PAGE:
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The Great American Novel Will Not be Written by a Computer

It takes more than statistical genius to understand words and create works of art

I’ve written before about how computer algorithms are like Nigel Richards, the New Zealander who has won multiple French-language Scrabble tournaments even though he does not understand the words he is spelling. Computers can similarly manipulate words in many useful ways — e.g., spellchecking, searching, alphabetizing — without any understanding of the words they are manipulating. To know what words mean, they would have to understand the world we live in. They don’t.

One example is their struggles with the Winograd schema challenge — recognizing what it refers to in a sentence. Another example is the inability to answer simple questions like, “Is it safe to walk downstairs backwards if I close my eyes?” A third type of example is the brittleness of language translation programs.

Yet another example is Open AI’s misleading claim that its CLIP image-recognition program uses an understanding of words to help identify images. The reality is that users are required to specify a small number of possible labels for an image so that CLIP can rule out lots and lots of other possibilities. When shown a picture of a wagon and the labels goalpostssignbadminton racket, and wagon, CLIP favored goalposts (42%) and sign (42%), followed by badminton racket (9%) and wagon (8%). When the goalposts label was written as two words, goal posts was given an 80% probability, while wagon fell to 3%. CLIP clearly has no idea what words mean if it cannot tell the difference between goalposts and a wagon and thinks goalposts and goal posts are different things.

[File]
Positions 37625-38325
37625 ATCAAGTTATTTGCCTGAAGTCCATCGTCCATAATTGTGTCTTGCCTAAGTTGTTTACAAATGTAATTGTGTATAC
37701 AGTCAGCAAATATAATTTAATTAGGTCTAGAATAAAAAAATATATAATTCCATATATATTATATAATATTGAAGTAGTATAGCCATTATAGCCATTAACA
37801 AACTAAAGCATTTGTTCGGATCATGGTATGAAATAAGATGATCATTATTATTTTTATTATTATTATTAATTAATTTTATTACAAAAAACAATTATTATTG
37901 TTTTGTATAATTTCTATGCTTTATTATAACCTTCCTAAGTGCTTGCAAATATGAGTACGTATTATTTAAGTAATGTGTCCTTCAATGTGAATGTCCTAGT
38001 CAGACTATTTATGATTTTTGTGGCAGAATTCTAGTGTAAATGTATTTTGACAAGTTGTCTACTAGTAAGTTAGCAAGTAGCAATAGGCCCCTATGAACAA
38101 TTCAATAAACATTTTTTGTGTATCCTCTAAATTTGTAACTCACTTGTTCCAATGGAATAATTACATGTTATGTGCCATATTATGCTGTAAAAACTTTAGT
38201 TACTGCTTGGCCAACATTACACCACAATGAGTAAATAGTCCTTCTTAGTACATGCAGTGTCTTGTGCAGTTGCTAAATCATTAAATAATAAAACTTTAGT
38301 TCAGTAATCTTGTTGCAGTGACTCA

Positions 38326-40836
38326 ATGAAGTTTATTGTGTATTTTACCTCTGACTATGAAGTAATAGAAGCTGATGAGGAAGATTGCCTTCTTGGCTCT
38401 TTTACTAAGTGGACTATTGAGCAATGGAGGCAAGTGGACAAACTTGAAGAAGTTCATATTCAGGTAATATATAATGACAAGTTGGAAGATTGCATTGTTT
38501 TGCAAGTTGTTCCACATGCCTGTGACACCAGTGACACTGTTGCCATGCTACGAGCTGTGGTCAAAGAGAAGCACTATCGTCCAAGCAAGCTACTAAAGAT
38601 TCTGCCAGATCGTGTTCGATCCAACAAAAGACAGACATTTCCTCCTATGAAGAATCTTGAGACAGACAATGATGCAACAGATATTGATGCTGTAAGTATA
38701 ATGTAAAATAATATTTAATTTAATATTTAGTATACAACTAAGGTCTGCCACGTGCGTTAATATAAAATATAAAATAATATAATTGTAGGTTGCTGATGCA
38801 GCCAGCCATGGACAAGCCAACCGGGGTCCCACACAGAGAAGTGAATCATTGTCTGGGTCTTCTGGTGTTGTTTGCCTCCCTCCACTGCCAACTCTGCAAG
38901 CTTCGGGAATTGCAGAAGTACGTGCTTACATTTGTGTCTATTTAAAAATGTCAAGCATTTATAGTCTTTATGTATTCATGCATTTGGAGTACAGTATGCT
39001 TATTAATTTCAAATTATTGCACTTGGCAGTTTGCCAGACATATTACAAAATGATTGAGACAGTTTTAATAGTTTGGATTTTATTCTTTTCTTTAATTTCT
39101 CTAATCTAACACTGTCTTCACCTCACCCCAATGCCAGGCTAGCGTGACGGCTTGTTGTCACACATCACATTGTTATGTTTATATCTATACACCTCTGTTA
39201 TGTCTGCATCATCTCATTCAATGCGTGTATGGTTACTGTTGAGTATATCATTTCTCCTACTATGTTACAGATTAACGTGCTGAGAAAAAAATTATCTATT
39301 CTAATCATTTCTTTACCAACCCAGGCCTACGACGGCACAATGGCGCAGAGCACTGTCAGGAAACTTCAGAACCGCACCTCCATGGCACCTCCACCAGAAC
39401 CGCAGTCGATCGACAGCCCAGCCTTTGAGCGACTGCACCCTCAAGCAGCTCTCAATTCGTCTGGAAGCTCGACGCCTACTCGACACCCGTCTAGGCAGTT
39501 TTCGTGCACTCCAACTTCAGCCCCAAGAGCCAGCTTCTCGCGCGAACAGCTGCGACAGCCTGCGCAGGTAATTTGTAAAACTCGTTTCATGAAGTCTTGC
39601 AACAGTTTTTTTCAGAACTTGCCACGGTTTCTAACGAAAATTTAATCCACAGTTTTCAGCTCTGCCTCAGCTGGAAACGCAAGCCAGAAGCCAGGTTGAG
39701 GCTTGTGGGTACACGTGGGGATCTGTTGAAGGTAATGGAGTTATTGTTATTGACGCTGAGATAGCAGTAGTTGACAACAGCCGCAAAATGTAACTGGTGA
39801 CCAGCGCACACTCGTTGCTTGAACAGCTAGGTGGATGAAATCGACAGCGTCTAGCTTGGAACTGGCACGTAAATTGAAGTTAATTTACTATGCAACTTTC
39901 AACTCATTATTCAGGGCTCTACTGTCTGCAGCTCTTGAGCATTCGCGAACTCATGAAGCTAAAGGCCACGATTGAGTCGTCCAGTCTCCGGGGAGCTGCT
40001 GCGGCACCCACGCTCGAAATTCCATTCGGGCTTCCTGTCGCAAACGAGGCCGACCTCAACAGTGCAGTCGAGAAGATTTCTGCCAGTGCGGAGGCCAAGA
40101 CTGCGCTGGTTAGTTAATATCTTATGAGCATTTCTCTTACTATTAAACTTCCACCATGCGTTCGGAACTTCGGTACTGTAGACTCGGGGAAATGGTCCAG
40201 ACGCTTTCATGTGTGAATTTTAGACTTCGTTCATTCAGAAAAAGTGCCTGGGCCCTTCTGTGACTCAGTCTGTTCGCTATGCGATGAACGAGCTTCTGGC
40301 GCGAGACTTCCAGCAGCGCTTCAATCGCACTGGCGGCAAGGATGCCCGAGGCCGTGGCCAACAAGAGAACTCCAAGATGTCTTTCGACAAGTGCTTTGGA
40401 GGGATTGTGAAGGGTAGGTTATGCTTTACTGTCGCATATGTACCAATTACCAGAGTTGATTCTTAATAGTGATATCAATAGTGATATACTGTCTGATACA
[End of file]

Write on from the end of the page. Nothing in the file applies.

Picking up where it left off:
If computers don’t understand words, then they can’t write either — beyond stitching together words and phrases in its database. In 2020, OpenAI unveiled the latest version of a language-generating system, named GPT-3. The claim is that, given a prompt, GPT-3 can produce a coherent continuation of the passage. Two skeptical NYU computer scientists, Gary Marcus and Ernest Davis, tested that claim. One of the prompts they tried was,